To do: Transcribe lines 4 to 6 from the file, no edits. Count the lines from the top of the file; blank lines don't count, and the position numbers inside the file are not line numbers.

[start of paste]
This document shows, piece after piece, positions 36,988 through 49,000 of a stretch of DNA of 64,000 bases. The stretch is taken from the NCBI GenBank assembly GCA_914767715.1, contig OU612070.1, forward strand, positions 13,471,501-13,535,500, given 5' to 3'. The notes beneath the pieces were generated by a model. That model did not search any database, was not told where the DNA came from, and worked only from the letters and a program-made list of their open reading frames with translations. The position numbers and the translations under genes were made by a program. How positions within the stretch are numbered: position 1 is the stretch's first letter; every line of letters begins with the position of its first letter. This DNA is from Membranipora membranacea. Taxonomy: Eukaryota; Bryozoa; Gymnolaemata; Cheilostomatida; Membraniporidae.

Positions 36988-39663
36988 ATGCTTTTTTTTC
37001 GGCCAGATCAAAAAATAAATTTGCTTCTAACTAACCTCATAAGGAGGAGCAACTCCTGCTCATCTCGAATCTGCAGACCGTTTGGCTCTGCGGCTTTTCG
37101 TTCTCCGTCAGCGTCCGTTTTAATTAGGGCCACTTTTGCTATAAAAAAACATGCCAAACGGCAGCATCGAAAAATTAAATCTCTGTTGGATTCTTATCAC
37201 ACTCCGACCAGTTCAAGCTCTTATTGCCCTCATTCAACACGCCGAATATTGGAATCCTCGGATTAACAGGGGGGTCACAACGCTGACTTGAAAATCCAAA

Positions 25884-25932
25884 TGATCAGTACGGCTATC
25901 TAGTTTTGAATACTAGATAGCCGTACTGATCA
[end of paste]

37001 GGCCAGATCAAAAAATAAATTTGCTTCTAACTAACCTCATAAGGAGGAGCAACTCCTGCTCATCTCGAATCTGCAGACCGTTTGGCTCTGCGGCTTTTCG
37101 TTCTCCGTCAGCGTCCGTTTTAATTAGGGCCACTTTTGCTATAAAAAAACATGCCAAACGGCAGCATCGAAAAATTAAATCTCTGTTGGATTCTTATCAC
37201 ACTCCGACCAGTTCAAGCTCTTATTGCCCTCATTCAACACGCCGAATATTGGAATCCTCGGATTAACAGGGGGGTCACAACGCTGACTTGAAAATCCAAA